Research and the ‘Duh’ Factor

Recently a colleague approached me with an opinion that completely ruined my day.

I do original research, and I summarize and synthesize other people’s research, for youth-service professionals. I love the process of gathering information, analyzing it, shaping it into a coherent package, and letting it out into the world to illuminate as it will. But this colleague – he runs an agency for homeless and troubled youth – doesn’t feel the same way. In fact, concerning the bulk of research findings I routinely forward to him and others, he has one word: Duh.

To prove his point, he ticked through some research findings I had reported in a recent Into Practice bulletin – all of it carefully vetted (I thought) for relevance to the daily work of youth workers and administrators. The research was pretty typical fare, some of it commonsensical, most just underscoring what anyone paying attention would have already suspected.

One piece of research, for instance, confirmed that teenagers who listen to songs with hypersexual, misogynistic lyrics tend to initiate sex more quickly than they otherwise would. Duh, he said. Another piece reported that family conflict triggers depression more easily in teenagers who are already predisposed to depression. Duh, he said again.

Why on earth were these kinds of studies necessary, he wanted to know. Any half-intelligent person could guess this stuff. And anyway, wouldn’t the money that supports these projects be better spent on direct care for youth in trouble?

I told him I didn’t know – only research could tell us, and that kind of research wasn’t possible. To show him I sympathized, though, I did concede that all studies are incremental, narrowly defined, niche projects. They take the last similar study and go one small step further. Duplicative? Somewhat. Boring? To many folks, undeniably. But that’s how bodies of complete knowledge are built. It’s slow and tedious, but if you stick with it, you’ll end up knowing more than you used to know, and being better able to justify your programs. If we believe in evidence-based practice as much as we claim, we should be willing embrace research rather than fight it.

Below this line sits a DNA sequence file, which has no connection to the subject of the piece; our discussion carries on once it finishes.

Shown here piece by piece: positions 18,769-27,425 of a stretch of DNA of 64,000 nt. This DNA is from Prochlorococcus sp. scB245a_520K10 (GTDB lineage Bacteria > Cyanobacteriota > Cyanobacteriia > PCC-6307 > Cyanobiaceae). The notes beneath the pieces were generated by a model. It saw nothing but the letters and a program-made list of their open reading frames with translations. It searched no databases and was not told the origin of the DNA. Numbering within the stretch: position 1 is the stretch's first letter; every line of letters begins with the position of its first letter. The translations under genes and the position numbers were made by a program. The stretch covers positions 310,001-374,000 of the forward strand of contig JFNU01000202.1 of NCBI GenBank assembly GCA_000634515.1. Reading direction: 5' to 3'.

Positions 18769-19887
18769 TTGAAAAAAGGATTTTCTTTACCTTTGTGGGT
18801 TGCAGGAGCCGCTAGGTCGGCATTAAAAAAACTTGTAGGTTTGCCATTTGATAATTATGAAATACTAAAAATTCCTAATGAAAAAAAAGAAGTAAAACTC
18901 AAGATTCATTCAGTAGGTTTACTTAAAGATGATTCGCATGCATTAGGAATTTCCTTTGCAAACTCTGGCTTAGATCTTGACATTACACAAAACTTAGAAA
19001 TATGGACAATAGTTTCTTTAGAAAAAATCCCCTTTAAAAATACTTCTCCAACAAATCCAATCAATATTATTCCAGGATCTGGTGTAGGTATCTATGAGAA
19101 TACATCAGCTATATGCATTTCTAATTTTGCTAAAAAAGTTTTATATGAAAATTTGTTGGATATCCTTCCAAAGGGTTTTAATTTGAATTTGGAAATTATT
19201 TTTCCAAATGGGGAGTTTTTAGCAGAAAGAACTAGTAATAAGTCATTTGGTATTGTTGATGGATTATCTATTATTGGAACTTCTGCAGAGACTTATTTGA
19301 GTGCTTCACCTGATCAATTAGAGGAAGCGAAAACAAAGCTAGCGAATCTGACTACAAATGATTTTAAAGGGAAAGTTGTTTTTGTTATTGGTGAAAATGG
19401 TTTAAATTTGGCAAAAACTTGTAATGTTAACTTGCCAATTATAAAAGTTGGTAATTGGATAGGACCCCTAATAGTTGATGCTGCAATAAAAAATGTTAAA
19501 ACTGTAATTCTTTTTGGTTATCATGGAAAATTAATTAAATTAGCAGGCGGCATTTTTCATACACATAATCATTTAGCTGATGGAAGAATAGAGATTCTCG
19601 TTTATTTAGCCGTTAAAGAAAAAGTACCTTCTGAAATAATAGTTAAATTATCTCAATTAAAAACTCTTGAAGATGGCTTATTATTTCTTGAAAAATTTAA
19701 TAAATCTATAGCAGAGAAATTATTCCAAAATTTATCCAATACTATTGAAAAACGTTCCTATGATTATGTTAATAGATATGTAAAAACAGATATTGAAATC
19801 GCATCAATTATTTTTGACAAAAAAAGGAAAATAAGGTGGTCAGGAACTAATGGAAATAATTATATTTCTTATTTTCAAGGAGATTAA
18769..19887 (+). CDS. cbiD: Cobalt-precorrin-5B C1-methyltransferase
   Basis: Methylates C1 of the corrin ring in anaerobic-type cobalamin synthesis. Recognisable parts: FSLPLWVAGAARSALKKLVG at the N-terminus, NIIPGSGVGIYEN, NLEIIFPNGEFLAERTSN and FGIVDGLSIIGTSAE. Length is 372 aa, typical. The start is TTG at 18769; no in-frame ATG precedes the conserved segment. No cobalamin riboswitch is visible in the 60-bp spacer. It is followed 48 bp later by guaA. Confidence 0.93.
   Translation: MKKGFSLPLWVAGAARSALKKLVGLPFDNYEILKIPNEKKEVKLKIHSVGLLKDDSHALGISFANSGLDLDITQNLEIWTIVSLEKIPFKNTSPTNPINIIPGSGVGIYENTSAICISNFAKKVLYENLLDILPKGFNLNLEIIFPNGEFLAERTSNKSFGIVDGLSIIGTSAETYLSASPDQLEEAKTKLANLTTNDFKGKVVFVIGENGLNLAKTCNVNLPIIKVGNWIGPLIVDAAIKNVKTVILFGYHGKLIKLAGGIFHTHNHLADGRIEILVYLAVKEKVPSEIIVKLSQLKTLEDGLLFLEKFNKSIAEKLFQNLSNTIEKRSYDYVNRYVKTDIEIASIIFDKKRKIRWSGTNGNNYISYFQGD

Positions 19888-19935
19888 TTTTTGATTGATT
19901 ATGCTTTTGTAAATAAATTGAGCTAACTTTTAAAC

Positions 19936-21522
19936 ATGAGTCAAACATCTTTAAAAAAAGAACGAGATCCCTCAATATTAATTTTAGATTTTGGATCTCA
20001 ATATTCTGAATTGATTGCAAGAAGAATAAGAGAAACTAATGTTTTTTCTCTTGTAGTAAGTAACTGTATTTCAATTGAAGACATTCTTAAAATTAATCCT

But how, exactly? What does it look like to really use research in a practical way?

Let’s look at the sexually degrading song lyrics study as an example. A lot of people are uncomfortable with such lyrics, and rightfully so, in my view. It doesn’t matter how hip the vehicle: the vicious denigration of women simply can’t have a good effect on young people, either male or female. But does it actually have a bad effect? Bad enough to ban such music from programs where youth play it and obviously enjoy it? Who knows? If you had a study in hand that demonstrated that, yes, such lyrics have a clearly negative impact on the sexual behavior of youth, you’d have a reason, an evidence-based one, for rejecting the music. Your program has thus changed, and you used research to change it.

Or maybe you won’t use the study to make a policy change in an entire program. You may use it to inform your clinical work with individual youth. Transitional living and other youth-serving programs routinely see adolescent boys who exhibit inappropriate attitudes or behavior toward girls and women. Could the music they listen to be a predictor, a toxic influence, a risk factor? Very possibly, according to this study. At the very least, it’s one more fact to work with, one more thing to think about and discuss with colleagues and youth themselves.

Which songs young people listen to may seem like a small issue, not terribly consequential in the scheme of things. But the stakes get much higher. Recently I acquainted myself with a government website, ExpectMore.gov. In it, the US Office of Management and Budget reveals, in nothing-concealed, plainspoken format, which government-funded programs are performing and which aren’t. Many youth programs have been put in the “not performing” category – rated “effectiveness not demonstrated” because they can’t yet prove that they work, and especially that they work over the long term. What happens to programs deemed “ineffective” or “effectiveness not demonstrated”? Some of them get slated for defunding, while others are pressured to produce the statistics that can show they deserve government support.

Every research study is designed to demonstrate the relationship between one thing and another. In the social sciences, it’s about action and consequences: If you do a particular thing, will another thing reliably happen? That’s all there is to it, and that simple question is applied to every aspect of our field, at every level, every day. It’s applied to practice and administration, to individuals and entire agencies, to clients and practitioners.

All that said, is research important to our field? Well, to borrow a word from my colleague, duh. It obviously is, both as a means to improve practice and to demonstrate effectiveness. He’s made me think, though. Do the majority of direct-service youth professionals share his views about the irrelevance of research? It’s a depressing thought for someone like me. I hate to say it, but maybe that in itself is a research project.

 

~ Melanie Wilson is Youth Catalytics’ Research Director.